• ‘The tide of events indeed turned in favour of peace.’
      • ‘The film's portrayal of a powerless woman dragged along by the tide of events doesn't lend itself to edge of the seat plot twists.’
      • ‘If we were to reverse the tide of depression, we needed a society that was well informed about depression.’
      • ‘He warned that the tide of economic and social change would leave Swindon washed up, stranded and decaying if progress was not made with plans to overhaul the centre soon.’
      • ‘Generally, only those Greek cafes in major recreational and tourist regions have survived the sweeping tide of change.’
      • ‘Kerry has pledged to reverse the tide of modern economics by doing exactly this.’
      • ‘The tide of new developments has seen councillors warning of a melt-down for the town's overstretched infrastructure.’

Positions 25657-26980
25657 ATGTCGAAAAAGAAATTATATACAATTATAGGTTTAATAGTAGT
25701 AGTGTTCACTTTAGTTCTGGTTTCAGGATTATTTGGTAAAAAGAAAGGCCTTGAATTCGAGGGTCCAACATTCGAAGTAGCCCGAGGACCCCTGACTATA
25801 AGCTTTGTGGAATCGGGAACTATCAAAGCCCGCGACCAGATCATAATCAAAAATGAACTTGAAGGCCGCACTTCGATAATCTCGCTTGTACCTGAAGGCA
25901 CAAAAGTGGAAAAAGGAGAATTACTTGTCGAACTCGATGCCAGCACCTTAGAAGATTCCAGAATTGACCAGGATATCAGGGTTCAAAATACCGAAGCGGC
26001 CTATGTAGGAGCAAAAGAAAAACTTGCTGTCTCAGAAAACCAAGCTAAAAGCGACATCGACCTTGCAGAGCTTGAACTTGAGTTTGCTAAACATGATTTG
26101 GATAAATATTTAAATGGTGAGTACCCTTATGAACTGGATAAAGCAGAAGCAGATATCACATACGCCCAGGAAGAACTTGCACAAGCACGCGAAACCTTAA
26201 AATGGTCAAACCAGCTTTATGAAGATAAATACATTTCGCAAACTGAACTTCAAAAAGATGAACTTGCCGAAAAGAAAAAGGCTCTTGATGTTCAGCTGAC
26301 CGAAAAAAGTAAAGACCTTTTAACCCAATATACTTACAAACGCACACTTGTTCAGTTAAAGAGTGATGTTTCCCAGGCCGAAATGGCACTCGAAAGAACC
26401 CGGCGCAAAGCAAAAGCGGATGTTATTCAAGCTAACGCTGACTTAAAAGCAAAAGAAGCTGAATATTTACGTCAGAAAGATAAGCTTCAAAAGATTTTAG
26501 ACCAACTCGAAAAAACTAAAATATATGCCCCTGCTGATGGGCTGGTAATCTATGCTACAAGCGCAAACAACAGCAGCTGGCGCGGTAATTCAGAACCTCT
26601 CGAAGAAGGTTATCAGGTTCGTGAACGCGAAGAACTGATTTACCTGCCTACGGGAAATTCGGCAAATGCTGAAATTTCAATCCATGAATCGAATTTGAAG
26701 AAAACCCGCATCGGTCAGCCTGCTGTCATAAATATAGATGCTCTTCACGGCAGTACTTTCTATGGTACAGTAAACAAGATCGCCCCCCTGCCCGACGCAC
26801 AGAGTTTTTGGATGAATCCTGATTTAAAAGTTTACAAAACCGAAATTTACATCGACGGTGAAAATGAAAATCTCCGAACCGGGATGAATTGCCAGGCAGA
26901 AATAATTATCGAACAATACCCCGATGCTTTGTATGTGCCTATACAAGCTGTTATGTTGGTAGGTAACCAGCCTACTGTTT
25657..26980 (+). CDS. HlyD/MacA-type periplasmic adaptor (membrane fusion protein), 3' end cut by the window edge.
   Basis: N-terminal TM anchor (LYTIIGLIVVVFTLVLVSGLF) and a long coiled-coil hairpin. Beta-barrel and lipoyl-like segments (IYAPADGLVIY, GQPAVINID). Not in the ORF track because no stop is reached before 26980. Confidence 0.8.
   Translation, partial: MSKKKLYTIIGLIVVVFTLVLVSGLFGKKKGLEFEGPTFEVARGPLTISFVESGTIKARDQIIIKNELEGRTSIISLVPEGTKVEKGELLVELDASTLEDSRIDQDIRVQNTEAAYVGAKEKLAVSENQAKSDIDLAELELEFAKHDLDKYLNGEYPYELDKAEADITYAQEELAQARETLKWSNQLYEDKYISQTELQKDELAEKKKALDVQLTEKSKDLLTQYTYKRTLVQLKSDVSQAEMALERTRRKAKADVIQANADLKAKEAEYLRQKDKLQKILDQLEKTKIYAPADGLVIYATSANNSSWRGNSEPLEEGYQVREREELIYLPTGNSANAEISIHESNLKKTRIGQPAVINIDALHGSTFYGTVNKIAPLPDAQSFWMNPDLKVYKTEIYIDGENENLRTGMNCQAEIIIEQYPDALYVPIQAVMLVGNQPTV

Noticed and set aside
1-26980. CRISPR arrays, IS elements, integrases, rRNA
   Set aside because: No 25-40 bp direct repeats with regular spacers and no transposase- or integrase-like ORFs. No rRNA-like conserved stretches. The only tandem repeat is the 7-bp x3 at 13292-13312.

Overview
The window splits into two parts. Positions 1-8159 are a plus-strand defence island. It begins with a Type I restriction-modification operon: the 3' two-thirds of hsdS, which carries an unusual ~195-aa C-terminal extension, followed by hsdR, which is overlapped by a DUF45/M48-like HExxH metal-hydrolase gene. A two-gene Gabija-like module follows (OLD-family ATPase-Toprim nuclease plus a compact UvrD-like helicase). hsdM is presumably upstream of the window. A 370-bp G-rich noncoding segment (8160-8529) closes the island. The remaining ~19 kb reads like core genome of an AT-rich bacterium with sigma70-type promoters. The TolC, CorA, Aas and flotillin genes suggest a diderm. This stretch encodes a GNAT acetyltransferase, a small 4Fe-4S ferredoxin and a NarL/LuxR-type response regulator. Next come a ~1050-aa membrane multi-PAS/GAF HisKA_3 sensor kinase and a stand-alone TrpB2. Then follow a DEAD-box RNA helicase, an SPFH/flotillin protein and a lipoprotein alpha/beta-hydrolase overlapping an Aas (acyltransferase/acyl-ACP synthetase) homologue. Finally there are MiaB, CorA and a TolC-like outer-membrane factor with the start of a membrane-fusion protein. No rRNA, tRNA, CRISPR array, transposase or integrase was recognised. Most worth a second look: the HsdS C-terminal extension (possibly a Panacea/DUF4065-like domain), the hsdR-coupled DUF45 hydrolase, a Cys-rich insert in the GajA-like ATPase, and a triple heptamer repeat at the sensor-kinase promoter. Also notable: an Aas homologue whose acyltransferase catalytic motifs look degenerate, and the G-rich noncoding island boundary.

• ‘On both these occasions, though for very different reasons, the mourners and the mourned were swept together by a powerful tide of emotion.’
      course, movement, direction, trend, current, drift, run, turn, tendency, tenor, swing
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verb

[NO OBJECT]archaic
  • 1Drift with or as if with the tide.

    1. 1.1 (of a ship) float or drift in or out of a harbor by taking advantage of favoring tides.

Phrases

  • turn the tide

    • Reverse the trend of events.

      ‘the air power that helped to turn the tide of battle’
      • ‘As millions of toxic jellyfish lay siege to the beaches of the Mediterranean, coastal communities are battling to turn the tide.’
      • ‘The opportunity to turn the tide of obesity and chronic disease begins by recognizing that we have created a perfect storm of obesity-causing factors.’
      • ‘It's a victory in the global war on terror, and it is an opportunity for Iraq's new government to turn the tide of this struggle.’
      • ‘So the question must continue to be: what can turn the tide?’
    • see tide
      • ‘They were widely credited with turning the tide of that war.’
      • ‘The manager looked capable of turning the tide as he pulled all the strings.’
      • ‘The Code Talkers were honored for creating a code which was credited with saving thousands of lives and turning the tide of decisive battles in the Pacific theater.’